|07-02-2008 11:47 AM|
Its running! After all that it was too much fuel pressure from my stock pump. I had called Edelbrock's help line and the guy said right away that it was likely too much pressure. Apparently those Edlebrocks have 'sensitive' valves and even stock pump prob is putting out too much psi for it. So I bought a $25 Mr. Gasket inline pressure regulator (nice shiny chrome ) and it did the trick! Fired right up and wanted to idle.
Thanks for all of your help!
|06-23-2008 05:48 AM|
|barnym17||First things first if you just pointed the rotor at number 1 your timing is likely to slow causing your problems. Advance it a little it will run. I seem to remember on these older small blocks the line you are talking about went straight to intake vac. There is an oil seperator under the intake (big ol can looking thing) but I could be wrong just plug the port till ya get her running then hook it back up to be sure.|
|06-23-2008 02:31 AM|
On the old 283 there is a hose that runs from the hole at the back of the block just behind the dist. directly into the back of its 2bbl carb. If I'm not mistaken, it was intended to vent gases from the crankcase back into the carb to be burnt off. PCV valves have now replaced these. Seeing is there is a specific port (the large one at the front center of the carb) that is labeled as being a PCV port, I unhooked the draft tube from the back of the carb and blocked the port off. No difference.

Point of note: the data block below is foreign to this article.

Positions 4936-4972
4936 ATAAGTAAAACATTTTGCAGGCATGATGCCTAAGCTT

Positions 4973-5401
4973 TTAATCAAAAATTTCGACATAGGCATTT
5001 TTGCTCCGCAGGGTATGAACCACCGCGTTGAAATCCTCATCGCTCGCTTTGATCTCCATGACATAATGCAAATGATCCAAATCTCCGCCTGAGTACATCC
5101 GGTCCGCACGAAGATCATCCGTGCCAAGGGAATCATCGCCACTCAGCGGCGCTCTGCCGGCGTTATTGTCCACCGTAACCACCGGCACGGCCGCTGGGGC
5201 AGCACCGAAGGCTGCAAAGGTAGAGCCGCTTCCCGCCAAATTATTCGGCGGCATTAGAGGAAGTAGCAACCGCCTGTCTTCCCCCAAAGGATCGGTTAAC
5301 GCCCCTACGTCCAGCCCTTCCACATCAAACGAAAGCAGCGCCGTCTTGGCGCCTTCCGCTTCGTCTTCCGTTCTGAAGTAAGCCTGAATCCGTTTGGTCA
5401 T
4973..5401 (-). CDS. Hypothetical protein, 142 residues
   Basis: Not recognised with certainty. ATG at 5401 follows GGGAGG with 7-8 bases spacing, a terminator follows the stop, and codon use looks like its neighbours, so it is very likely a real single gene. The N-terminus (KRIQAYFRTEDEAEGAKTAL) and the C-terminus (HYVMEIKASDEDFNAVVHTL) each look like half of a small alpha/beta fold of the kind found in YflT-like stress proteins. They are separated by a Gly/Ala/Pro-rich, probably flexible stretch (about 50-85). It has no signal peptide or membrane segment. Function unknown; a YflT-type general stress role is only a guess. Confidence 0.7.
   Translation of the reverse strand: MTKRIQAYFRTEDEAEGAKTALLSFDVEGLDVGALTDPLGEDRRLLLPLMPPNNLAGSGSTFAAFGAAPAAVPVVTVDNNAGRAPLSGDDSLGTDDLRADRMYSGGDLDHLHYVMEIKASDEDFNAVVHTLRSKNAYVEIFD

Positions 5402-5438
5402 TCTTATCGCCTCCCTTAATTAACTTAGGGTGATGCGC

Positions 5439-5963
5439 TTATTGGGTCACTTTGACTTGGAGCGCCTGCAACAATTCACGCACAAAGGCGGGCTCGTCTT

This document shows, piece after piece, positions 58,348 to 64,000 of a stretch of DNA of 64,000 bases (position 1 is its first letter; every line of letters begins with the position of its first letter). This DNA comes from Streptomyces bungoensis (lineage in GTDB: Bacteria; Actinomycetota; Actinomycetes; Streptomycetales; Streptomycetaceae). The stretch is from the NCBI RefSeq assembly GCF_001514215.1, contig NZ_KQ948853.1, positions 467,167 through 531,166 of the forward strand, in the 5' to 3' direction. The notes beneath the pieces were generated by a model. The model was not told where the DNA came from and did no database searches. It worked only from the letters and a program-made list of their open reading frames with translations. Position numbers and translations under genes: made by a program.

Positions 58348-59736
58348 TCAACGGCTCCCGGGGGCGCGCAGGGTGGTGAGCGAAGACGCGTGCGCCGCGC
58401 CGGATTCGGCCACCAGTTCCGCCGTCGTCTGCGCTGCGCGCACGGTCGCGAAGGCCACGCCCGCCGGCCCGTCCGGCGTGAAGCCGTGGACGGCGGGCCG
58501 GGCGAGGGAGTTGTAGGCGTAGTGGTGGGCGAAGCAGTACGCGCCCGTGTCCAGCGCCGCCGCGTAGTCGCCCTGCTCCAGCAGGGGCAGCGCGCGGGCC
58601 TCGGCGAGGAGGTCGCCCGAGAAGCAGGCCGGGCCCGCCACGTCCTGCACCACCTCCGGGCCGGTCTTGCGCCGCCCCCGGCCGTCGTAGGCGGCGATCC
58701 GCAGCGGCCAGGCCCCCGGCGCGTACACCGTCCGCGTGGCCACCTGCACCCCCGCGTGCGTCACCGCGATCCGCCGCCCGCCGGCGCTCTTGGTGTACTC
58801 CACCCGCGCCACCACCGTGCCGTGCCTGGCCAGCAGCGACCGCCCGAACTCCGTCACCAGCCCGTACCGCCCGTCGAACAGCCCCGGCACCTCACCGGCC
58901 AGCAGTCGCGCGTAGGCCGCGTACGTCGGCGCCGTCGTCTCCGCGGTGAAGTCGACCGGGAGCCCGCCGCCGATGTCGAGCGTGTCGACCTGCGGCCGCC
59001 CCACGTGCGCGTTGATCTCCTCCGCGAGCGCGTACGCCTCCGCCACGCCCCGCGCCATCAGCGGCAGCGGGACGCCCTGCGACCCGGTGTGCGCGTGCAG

I appreciate your guys suggestions. I guess tomorrow (well today) when I call their help line I will hopefully find out whats truly going on. I'll be sure to post what I hope will be a success story.
|06-22-2008 11:43 PM|
You may want to review that port that Duce is talking about.
Isn't the draft tube on a 327 coming out of the block in back of the dist. and going down to the bottom of the oil pan?
Explain how you have the draft tube into the Carb?
|06-22-2008 09:31 PM|